It took a while, but I managed it. However, a closer examination of my yarn choice showed that I’d goofed. I’d thought I’d ordered three balls of Bendigo’s Savanna, which is a 70% wool, 30% alpaca mix. Turns out I was wrong about that. One of them was Classic, which is a 100% wool yarn. Uuh, yeah, even though they’re both 8-ply (equivalent to DK), I though it might be wiser not to mix them. So I have a beautifully started beanie that’s eventually going to end up striped with other remnants of Classic that I have about the place – plenty 🙂 – and I’m trying again with the Savanna.

At least, I will be trying with the Savanna when I track down another circular needle in the right size but grateful that I can skimp on the stair-training this year 🙂

 
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Posted by on August 6, 2016 in Health, Knitting

 

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there’s the injured nephew

Eldest Nephew recently fell and damaged his elbow. It’s in a backslab plaster now but expected to improve to a hinged brace by the end of the week. I asked Middle Aunt if there was anything I could do for him; like maybe knit him an arm warmer? She laughed. But she did ask if I would make Middle Uncle a pure-wool beanie, please, in a nice, sober shade of blue. I suggested a mix with alpaca to ensure softness on his not-very-hirsute pate. The outcome was that, as long as the fibres were natural, that would be fine. Luckily for me, this limited release yarn is a wool/alpaca mix and has a couple of shades of blue. I can do that. I’ve sent off the order.

And then I’ve decided to join Meredithe in doing an hour of knitting a day – in my case – and I’d already said socks. I’ve bitten the bullet and finally purchased the Yarn Harlot‘s lovely Old Joe pattern (of which Dr B approves, and that’s good because this pair will be for him). I’m now about to fossick around in the sewing room to find the sock yarn. I’m a little late starting the hour-a-day effort, but I’m sure to be able to catch up by dint of putting in some dedicated commuter knitting in the next few days.

The other beanie I’d begun (for Dr B)? It’s been back-burnered but not frogged. You see? Plans are always flexible. Happy knitting!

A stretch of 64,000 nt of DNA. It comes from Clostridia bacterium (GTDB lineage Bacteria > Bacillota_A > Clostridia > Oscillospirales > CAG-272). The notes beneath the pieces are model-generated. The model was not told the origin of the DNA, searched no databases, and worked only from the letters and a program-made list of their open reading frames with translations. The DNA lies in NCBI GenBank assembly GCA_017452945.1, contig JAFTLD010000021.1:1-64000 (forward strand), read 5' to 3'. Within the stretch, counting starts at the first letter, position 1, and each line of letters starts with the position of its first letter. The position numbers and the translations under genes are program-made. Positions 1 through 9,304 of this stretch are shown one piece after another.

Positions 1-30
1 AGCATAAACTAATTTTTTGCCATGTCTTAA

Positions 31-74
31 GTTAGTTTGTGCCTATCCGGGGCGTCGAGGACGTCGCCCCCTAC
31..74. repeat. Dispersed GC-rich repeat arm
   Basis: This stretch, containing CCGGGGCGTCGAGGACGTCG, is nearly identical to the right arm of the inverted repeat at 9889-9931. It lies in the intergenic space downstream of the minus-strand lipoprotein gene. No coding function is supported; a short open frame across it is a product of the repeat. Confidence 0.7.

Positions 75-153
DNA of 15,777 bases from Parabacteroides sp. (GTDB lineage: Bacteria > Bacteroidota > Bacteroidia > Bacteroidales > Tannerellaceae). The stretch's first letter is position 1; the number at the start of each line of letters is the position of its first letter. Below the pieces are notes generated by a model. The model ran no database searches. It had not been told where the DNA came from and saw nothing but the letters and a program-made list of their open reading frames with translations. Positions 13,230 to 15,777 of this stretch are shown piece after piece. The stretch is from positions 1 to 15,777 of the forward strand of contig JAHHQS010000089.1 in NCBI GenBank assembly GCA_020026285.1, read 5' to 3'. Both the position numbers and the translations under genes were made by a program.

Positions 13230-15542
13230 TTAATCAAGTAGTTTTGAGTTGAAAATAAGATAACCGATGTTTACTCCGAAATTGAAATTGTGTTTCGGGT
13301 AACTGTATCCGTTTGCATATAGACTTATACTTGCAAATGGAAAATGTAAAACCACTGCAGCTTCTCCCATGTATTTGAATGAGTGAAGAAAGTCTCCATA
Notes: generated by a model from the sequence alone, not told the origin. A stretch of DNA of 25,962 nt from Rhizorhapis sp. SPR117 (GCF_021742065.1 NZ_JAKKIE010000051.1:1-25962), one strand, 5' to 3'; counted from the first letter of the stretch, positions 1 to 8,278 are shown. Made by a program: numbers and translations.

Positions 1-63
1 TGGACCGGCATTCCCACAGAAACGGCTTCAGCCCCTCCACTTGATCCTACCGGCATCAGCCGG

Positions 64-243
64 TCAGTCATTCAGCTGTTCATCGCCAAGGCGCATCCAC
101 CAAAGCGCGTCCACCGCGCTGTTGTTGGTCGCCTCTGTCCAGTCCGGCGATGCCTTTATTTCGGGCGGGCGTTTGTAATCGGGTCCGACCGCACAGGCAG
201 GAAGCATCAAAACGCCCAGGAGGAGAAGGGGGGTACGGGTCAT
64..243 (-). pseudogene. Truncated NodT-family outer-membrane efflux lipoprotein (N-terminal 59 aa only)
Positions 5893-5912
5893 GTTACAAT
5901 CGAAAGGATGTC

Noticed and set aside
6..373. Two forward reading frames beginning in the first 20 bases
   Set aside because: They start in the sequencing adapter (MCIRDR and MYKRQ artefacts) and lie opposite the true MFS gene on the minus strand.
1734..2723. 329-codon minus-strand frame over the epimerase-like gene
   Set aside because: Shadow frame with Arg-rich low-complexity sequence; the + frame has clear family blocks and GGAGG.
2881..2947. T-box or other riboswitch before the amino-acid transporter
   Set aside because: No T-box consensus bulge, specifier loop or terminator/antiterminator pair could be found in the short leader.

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Posted by on July 18, 2016 in Health, Knitting

 

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never mind the fingers, find the feet

I did it last year, over tougher terrain. I can do it again.

I did it last year, over tougher terrain. I can do it again.

YoungB has appointed himself my personal trainer for this year’s Bloody Long Walk. So far we’re both failing spectacularly. Even more than last year, Life seems to be getting in the way of our best intentions. For example, he’s just returned from a donation at the Blood Bank with orders to sleep. That won’t provide motivation or training tips for his poor old mother, will it?

But the clock is ticking and 21 August is, gulp, entirely too close. I’m planning to do a walk today, while the sun is shining and before I find too much housework whose screams for attention can no longer be ignored. So it will be a matter of not minding my fingers, finding my feet – on longer walks than those I manage daily – and, if I can pull it off, pretending to a fair amount of deafness. My tinnitus is about the same pitch as many of the appliances, so it might just be my ears buzzing. Right?

If you’ve done your bit for personal fitness today, then happy knitting, crochet, sewing, tatting or whatever your activity of choice might be, everyone. If you could manage a row or two for me while I’m out acquiring some blisters (I hope not; but best to be prepared, don’t you think?), that would be heaps good 🙂

 
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Posted by on July 16, 2016 in Health, Knitting

 

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the backward glance